12. 12. Springfield  Community  Mobiliza5on  Project     Partners  for  a  Healthier  Community   •  Over  18  community  mee1ngs  to  educate  and  empower  residents   •  Solu1a  Ini1a1ve-­‐  mee1ng  with  ARISE  and  Solu1a  agreed  to  stop  burning   coal  and  formed  community  advisory  commiUee   •  Climate  jus1ce  leadership  skills  training  for  50  residents  and  worked  to   create  climate  change  plan  for  city   •  Air  quality  assessment  by  residents  and  youth  for  school  idling  and   monitoring:  parents  mainly  problem  –school  system  adopted  different   traffic  flow  and  an1-­‐idling  signs   •  Working  with  city  on  improving  schools’  indoor  air  quality   •  Focus  on  developing  Healthy  Housing  and  Energy  Coali1on  to  reduce   asthma  triggers  in  homes    
  13. 13. 13 What  Communi5es  Gain  from  CARE  or  Any   Broad  Based  Environmental  Program   •  Risk  reduc5on  -­‐  unadainable  through   na5onal  regula5ons   •  An  improved  understanding  of  risk   •  Collabora5ve  solu5ons  to  environmental   problems     •  Increased  capacity  for  environmental   stewardship   •  A  network  of  communi5es  to  learn  from   and  share  experiences  with  
  14. 14. 14 One-­‐Stop  Shop  To  Community   Tools:hdp:// care/   •  The  Roadmap:    A  10-­‐step  method  for  communi1es  to  assess  and   priori1ze  local  risks   •  Community  Guide  to  EPA’s  Partnership  Programs:  A  guide  of  EPA   voluntary  programs  of  greatest  benefit  to  communi1es   •  Grants  Guide:  A  compila1on  of  funding  sources  for  community   environmental  and  public  health  ac1vi1es   •  Promising  Prac5ces  to  Improve  Community  Performance  and   Sustainability:  Successful  prac1ces  used  by  14  CARE  communi1es   that  improved  performance  and  sustainability.   •  Measurement  Tips  &  Resources  for  Community  Projects:  How    to   measure  progress  made  by  community  projects  working  to   improve  environmental  health   •  Sustainability  Checklist:  Ways  to  ensure  the  project  con1nues  to   improve  the  environment  arer  the  EPA  CARE  funding  ends.   CARE  Partnerships  and  EPA  staff  collaborated  on  these  tools  to  help   community-­‐based  groups:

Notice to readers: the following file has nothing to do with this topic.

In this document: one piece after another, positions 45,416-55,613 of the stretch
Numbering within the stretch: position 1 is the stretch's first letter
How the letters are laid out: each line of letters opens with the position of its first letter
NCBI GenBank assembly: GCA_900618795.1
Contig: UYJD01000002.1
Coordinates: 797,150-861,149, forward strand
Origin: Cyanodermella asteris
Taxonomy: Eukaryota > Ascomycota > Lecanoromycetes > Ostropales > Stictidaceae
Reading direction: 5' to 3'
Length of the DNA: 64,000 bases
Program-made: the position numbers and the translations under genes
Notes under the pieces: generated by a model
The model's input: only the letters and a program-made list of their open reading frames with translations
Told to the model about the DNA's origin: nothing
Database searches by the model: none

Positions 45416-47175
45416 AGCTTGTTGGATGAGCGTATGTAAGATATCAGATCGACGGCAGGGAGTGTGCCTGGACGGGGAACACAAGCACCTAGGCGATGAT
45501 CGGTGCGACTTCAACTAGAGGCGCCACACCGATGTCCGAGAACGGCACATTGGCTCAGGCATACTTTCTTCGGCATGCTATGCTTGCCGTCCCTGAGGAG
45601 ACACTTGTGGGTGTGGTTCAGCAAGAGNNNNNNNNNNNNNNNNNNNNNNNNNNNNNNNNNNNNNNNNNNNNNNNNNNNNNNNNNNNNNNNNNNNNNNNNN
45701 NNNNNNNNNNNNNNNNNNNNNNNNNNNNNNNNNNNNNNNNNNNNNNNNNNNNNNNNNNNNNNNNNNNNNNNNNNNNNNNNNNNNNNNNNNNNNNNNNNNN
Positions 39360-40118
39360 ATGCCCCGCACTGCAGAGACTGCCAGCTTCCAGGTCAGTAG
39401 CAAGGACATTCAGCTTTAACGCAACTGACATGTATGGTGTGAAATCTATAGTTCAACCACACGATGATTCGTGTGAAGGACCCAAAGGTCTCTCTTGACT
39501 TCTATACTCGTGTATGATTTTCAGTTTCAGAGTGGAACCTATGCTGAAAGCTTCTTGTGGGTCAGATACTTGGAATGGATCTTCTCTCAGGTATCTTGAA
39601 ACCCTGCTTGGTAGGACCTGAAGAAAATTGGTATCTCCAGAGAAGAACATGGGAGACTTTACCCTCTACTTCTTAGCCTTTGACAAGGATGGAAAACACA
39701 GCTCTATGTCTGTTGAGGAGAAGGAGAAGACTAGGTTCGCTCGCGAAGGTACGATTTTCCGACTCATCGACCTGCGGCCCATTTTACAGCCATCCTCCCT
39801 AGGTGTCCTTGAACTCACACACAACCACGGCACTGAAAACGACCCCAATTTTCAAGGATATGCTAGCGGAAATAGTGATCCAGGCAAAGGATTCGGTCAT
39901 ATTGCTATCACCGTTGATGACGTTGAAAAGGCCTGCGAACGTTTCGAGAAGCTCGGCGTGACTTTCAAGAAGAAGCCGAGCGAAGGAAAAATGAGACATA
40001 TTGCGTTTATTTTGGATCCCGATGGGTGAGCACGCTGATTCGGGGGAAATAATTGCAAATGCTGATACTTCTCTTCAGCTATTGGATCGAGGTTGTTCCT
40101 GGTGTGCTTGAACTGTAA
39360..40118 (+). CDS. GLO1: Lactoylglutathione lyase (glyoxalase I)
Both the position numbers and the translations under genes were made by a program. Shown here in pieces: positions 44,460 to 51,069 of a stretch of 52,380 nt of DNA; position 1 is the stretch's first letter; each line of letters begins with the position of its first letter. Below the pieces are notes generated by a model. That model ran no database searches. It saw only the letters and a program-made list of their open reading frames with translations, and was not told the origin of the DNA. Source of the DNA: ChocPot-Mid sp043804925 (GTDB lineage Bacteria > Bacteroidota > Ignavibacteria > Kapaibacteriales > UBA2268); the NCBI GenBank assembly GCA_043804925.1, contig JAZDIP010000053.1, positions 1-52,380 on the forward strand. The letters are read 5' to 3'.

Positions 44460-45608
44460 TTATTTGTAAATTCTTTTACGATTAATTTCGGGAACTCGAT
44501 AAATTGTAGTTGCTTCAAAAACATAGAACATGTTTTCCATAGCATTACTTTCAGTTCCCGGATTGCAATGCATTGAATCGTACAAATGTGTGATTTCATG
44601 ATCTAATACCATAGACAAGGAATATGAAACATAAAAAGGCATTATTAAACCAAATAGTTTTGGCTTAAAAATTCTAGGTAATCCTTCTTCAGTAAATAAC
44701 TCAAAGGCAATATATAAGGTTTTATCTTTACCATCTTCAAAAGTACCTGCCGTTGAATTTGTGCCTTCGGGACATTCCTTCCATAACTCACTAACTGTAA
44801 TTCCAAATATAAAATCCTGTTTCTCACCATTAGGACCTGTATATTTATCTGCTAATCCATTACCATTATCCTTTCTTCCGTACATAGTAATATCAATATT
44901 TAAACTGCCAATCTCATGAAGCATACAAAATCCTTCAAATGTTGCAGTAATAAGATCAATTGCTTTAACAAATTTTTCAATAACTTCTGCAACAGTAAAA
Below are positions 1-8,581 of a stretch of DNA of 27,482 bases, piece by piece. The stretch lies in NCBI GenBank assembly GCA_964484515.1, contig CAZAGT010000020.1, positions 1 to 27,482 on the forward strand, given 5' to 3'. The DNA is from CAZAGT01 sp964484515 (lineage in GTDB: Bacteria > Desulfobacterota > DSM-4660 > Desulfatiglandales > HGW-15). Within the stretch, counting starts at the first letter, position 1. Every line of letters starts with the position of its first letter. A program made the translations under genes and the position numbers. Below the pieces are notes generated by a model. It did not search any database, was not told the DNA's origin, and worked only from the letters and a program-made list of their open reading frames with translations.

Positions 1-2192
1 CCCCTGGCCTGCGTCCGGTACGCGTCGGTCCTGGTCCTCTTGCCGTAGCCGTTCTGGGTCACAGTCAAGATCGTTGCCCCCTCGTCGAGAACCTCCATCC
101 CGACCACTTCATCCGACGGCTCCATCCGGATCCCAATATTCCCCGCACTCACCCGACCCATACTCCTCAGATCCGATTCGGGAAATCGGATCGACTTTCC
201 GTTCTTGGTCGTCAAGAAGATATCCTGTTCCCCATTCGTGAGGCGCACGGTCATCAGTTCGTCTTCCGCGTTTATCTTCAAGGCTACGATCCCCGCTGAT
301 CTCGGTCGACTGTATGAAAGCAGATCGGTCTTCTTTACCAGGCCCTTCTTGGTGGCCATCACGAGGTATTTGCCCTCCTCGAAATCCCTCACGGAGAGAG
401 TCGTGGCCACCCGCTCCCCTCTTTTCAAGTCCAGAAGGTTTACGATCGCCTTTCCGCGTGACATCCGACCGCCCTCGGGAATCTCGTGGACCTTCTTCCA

15. 15. RWJF Culture of Health Prize ‣  Annual  prize   ‣  Honoring  outstanding  community  efforts  and  partnerships   ‣  Winning  communi1es  receive  a  $25,000  cash  prize   ‣  2014  winners  to  be  announced  Summer  of  2014
  16. 16. Summary   • Where  we  live  maUers  to  our  health.   • There  are  great  dispari1es  in  health  based  on  where   we  live.   • Health  is  more  than  health  care.  Many  factors   contribute  to  health  such  as  environmental  health.     • We’re  all  in  this  together.  It  takes  all  of  us  working   together  to  improve  the  health  of  a  community.  
  17. 17. Environmental Health Improvements in Communities: Make a Visible Difference MaryBeth  Smuts,  Ph.D.   Regional  Toxicologist   Air  Permits,  Toxics  and  Indoor  Programs  Unit   US  EPA:  Region  1  New  England   5  Post  Office  Square,  OEP05-­‐2   Boston,  MA  02109   617/9181512